Many of those opposed to embryonic stem cell research argue that there is little scientific evidence to suggest that the efforts will result in any tangible treatment methods. Despite those objections and despite the refusal of the Bush administration to provide government funding for this type of research, progress is being made.

    Excuse me. As the article states, Bush didn’t refuse to provide government funding. It’s just that government funding wasn’t expanded, and it didn’t stop these guys from saying what they did.

    If I remember correctly, I believe some embryonic stem cells can be used without destroying the embryo, which is the crux of the argument against the government funding further research of them.

  3. By Paul Watson on May 8, 2007 | Reply

    Actually, SteveIL, that research is currently under investigation for fraud after it’s been shown that the exact same graph was used to show different things by the scientists in different reports. It may just be coincidence, but this is the same problem that bedevilled the Korean cloners who were exposed.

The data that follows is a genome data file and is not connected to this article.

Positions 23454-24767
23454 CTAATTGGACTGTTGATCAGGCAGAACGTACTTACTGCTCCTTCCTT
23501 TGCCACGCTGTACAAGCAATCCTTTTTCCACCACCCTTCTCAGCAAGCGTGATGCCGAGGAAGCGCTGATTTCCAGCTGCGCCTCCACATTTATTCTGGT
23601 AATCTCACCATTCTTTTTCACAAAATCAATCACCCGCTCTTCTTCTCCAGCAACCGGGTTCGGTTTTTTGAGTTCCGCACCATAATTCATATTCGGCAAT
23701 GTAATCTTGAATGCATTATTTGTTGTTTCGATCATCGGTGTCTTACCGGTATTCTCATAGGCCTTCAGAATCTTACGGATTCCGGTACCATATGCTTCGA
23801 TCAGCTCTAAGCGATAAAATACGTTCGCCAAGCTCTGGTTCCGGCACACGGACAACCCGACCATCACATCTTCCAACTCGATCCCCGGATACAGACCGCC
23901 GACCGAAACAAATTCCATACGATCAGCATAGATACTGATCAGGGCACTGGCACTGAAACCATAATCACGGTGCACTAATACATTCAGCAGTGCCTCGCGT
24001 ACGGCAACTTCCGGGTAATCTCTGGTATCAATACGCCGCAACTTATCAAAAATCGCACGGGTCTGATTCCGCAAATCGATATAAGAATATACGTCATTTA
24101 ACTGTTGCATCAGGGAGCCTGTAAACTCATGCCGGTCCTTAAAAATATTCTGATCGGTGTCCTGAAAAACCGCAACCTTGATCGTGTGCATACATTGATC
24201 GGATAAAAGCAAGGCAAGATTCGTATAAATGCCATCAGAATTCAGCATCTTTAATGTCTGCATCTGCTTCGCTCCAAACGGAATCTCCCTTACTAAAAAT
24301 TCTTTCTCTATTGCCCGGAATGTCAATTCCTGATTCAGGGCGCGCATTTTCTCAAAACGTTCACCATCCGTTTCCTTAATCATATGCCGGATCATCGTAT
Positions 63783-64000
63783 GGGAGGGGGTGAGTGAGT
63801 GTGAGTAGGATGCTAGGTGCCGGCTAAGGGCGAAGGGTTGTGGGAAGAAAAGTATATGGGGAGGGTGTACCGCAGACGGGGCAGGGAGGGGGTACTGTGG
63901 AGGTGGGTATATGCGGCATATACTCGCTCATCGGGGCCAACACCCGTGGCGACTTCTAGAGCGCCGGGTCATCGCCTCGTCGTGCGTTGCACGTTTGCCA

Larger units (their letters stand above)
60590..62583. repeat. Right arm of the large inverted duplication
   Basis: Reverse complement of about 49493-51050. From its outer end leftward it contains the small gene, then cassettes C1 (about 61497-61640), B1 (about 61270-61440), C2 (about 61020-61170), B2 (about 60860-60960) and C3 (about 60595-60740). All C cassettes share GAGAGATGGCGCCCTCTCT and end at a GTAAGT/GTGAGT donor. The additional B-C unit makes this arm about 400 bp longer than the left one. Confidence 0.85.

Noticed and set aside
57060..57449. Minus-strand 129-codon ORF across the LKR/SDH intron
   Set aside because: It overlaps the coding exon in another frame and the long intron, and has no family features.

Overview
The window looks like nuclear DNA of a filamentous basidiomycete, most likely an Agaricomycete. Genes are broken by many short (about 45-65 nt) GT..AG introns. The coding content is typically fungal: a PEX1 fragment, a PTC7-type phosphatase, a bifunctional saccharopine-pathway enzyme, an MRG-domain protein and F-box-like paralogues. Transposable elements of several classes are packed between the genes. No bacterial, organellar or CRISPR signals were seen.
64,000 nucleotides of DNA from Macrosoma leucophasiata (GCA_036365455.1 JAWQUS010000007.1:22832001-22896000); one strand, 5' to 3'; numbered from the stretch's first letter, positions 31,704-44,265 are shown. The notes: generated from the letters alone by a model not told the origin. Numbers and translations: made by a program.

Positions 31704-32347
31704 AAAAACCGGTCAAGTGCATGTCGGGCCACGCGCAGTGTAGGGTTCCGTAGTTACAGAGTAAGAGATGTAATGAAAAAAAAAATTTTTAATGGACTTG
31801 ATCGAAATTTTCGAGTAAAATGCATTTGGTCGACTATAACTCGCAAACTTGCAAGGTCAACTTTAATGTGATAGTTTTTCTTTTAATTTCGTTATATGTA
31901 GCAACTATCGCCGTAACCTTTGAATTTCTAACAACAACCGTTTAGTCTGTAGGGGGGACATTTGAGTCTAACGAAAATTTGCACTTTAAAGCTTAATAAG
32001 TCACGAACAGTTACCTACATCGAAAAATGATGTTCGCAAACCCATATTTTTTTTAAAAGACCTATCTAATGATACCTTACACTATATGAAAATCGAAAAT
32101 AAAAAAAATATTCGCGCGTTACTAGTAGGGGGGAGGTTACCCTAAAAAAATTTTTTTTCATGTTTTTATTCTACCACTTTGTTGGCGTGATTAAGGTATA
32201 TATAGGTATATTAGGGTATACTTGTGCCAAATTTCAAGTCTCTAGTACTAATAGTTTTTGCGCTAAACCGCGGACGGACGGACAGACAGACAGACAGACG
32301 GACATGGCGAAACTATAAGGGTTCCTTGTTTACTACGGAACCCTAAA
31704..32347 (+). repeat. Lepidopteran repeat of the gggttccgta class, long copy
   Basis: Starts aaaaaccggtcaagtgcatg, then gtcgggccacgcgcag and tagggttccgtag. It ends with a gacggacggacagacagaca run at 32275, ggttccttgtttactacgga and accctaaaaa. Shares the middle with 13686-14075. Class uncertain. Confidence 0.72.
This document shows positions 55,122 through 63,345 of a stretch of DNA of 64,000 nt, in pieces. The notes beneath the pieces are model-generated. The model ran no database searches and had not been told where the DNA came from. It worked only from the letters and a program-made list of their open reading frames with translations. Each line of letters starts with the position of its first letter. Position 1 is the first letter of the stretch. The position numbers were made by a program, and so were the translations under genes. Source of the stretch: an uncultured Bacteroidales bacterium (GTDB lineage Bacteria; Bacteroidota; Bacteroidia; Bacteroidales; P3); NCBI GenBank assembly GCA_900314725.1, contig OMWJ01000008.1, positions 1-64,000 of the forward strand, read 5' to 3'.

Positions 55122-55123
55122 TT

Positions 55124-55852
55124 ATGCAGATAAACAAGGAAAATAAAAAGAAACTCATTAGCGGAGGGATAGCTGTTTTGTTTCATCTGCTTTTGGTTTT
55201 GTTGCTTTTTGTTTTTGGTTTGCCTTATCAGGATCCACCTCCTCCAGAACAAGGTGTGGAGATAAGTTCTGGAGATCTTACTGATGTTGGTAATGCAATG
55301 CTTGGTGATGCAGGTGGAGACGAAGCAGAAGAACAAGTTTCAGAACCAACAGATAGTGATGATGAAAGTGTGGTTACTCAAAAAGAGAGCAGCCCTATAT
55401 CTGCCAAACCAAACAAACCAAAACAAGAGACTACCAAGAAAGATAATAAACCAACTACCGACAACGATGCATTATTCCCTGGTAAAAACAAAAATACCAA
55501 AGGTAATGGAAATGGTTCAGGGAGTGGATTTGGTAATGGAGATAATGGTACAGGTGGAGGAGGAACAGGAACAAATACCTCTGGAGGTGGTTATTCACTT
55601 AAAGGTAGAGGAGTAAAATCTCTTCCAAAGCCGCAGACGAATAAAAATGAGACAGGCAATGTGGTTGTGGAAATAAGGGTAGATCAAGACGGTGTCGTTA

4. By Daniel DiRito on May 8, 2007 | Reply

    Steve,

    Thank you for your comments.

    As I recall, the existing stem cell lines were excepted when the Bush administration first announced its position on this type of research. Unfortunately, even at that time, those stem cell lines were very limited and of little value to much of the research that needed to be undertaken.

    The notion that suggests that the government simply didn’t expand funding is a straw man argument. Government funding is a fundamental component of virtually all U.S. medical research and the withholding of funding for expanded embryonic stem cell research is the equivalent of no government funding.

    Additionally, the thought that one other avenue of unproven potential for harvesting stem cells should preclude all others is simply contrary to the scientific process…as well as contrary to the existing funding model for other research. When we discover a promising cancer treatment, we don’t put a halt to all other potential treatment research.